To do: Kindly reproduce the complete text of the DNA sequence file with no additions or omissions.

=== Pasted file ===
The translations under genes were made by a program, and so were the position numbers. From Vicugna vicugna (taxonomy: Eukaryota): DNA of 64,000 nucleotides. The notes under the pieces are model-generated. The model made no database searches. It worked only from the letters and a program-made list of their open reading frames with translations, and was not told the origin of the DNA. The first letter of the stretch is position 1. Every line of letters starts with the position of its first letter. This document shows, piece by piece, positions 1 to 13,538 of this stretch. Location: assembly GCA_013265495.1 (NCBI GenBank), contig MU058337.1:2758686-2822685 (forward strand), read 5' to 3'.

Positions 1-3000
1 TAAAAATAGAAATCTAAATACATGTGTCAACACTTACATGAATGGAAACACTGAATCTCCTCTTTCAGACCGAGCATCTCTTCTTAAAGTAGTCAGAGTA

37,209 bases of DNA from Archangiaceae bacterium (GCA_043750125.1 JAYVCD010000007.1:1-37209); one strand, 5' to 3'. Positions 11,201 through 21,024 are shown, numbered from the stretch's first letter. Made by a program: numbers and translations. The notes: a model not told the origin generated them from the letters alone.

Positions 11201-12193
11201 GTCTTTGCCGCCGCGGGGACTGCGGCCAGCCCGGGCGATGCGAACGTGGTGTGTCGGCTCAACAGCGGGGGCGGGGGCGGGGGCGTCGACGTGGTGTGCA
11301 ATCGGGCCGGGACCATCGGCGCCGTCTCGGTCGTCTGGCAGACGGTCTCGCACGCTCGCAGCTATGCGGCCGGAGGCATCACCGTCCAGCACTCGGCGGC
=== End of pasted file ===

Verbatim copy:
The translations under genes were made by a program, and so were the position numbers. From Vicugna vicugna (taxonomy: Eukaryota): DNA of 64,000 nucleotides. The notes under the pieces are model-generated. The model made no database searches. It worked only from the letters and a program-made list of their open reading frames with translations, and was not told the origin of the DNA. The first letter of the stretch is position 1. Every line of letters starts with the position of its first letter. This document shows, piece by piece, positions 1 to 13,538 of this stretch. Location: assembly GCA_013265495.1 (NCBI GenBank), contig MU058337.1:2758686-2822685 (forward strand), read 5' to 3'.

Positions 1-3000
1 TAAAAATAGAAATCTAAATACATGTGTCAACACTTACATGAATGGAAACACTGAATCTCCTCTTTCAGACCGAGCATCTCTTCTTAAAGTAGTCAGAGTA

37,209 bases of DNA from Archangiaceae bacterium (GCA_043750125.1 JAYVCD010000007.1:1-37209); one strand, 5' to 3'. Positions 11,201 through 21,024 are shown, numbered from the stretch's first letter. Made by a program: numbers and translations. The notes: a model not told the origin generated them from the letters alone.

Positions 11201-12193
11201 GTCTTTGCCGCCGCGGGGACTGCGGCCAGCCCGGGCGATGCGAACGTGGTGTGTCGGCTCAACAGCGGGGGCGGGGGCGGGGGCGTCGACGTGGTGTGCA
11301 ATCGGGCCGGGACCATCGGCGCCGTCTCGGTCGTCTGGCAGACGGTCTCGCACGCTCGCAGCTATGCGGCCGGAGGCATCACCGTCCAGCACTCGGCGGC